I have Alzheimer’s. It doesn’t define who I am but it does affect how I engage with the world. For me, my diagnosis wasn’t a dramatic moment like you see on TV, but a slow progression. I didn’t really notice anything, but my wife Karen would tell me that I kept repeating myself or I would do things differently.
As I’ve continued to live life and share my diagnosis with family and friends, what I have noticed is that their reactions to me have changed. Many people struggle with what to say and do when a family member, friend, co-worker or neighbor is diagnosed with Alzheimer’s disease or another dementia. The shock of someone revealing a diagnosis can leave many at a loss on how to engage. All of that creates a stigma that, for me and my family, can be damaging.
June is Alzheimer’s & Brain Awareness month, a time that has become especially meaningful for me to raise awareness about this disease and advocate for the 580,000 Floridians living with Alzheimer’s and their 800,000 caregivers. There are things everyone can do to make Florida a better place for those of us living with Alzheimer’s and caregivers. If you know someone living with Alzheimer’s, and odds are you will in your lifetime, here is my advice.
I am not delusional or crazy. Yes, I might forget things and get confused sometimes, but I am still a human and deserve to be treated with kindness and respect. Don’t assume things you might have seen or heard. This disease affects each of us differently, so just because you know someone who experienced certain things does not mean I will. A diagnosis doesn’t mean I will have to stop my daily routine or give up activities I enjoy immediately.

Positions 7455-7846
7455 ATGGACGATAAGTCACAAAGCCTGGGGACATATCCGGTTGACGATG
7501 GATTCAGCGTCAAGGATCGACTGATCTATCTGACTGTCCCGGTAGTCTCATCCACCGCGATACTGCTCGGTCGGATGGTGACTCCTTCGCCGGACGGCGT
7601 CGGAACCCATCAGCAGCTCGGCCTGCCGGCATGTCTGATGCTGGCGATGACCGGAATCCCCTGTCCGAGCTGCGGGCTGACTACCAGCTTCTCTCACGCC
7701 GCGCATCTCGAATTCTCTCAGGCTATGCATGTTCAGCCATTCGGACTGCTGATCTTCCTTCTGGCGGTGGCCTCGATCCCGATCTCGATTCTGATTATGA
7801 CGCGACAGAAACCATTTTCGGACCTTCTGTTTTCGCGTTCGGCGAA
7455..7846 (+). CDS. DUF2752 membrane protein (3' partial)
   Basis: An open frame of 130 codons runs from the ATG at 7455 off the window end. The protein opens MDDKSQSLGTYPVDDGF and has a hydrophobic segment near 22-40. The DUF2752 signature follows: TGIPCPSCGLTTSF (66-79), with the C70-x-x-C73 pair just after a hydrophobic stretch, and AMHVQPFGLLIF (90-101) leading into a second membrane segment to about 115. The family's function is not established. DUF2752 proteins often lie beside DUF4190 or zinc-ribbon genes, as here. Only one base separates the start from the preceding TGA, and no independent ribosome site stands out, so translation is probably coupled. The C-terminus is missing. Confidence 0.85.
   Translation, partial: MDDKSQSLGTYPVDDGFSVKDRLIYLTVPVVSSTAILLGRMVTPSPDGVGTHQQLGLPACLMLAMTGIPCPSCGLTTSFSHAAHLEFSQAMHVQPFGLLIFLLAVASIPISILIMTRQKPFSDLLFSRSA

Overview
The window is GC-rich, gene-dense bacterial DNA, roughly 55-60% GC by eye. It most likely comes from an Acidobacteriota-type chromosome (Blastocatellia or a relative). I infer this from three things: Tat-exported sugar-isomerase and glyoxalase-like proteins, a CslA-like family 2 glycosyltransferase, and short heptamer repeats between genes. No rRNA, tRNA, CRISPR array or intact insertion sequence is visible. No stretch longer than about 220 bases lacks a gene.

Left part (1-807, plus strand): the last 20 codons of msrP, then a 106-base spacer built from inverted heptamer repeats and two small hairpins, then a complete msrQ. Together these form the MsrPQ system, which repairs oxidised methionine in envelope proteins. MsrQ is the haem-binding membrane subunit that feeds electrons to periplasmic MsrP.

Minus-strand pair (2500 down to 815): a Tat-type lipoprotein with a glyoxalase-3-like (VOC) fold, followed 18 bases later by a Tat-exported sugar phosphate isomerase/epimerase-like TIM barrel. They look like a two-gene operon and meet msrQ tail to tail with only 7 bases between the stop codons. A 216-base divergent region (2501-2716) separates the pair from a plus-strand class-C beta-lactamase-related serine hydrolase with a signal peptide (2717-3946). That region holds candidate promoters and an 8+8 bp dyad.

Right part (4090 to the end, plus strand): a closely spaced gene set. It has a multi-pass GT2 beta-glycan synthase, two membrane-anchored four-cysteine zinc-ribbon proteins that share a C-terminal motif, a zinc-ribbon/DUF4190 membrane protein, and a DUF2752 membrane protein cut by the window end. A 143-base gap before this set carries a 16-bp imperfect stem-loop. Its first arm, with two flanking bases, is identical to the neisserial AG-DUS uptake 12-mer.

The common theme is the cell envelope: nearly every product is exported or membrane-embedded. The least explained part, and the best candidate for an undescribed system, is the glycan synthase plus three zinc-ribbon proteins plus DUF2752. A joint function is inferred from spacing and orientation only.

It’s ok to let me know if I’m repeating myself. The important thing is to talk to me and address me instead of asking the person next to me. If you want to know how I’m doing, just ask me. I can answer for myself, it just might be different than before. Know that I am doing my best.
Support caregivers. My wife Karen is my biggest supporter and helps me continue to live the best life I can. Please support the caregivers in your life and ask them how they’re doing. Take time to understand what they’re going through and offer support.
My diagnosis isn’t a joke. Please don’t debate my diagnosis or make fun of it. This disease will cause me to say and do things that aren’t me. Know that it is Alzheimer’s doing that, not me.
When I was diagnosed, I became involved with the local Alzheimer’s Association chapter and I encourage you to do the same. For local programs and support groups, visit the Alzheimer’s Association Florida Gulf Coast Chapter website at alz.org/Flgulfcoast or call their 24/7 Helpline at 1.800.272.3900.
source: The News-Press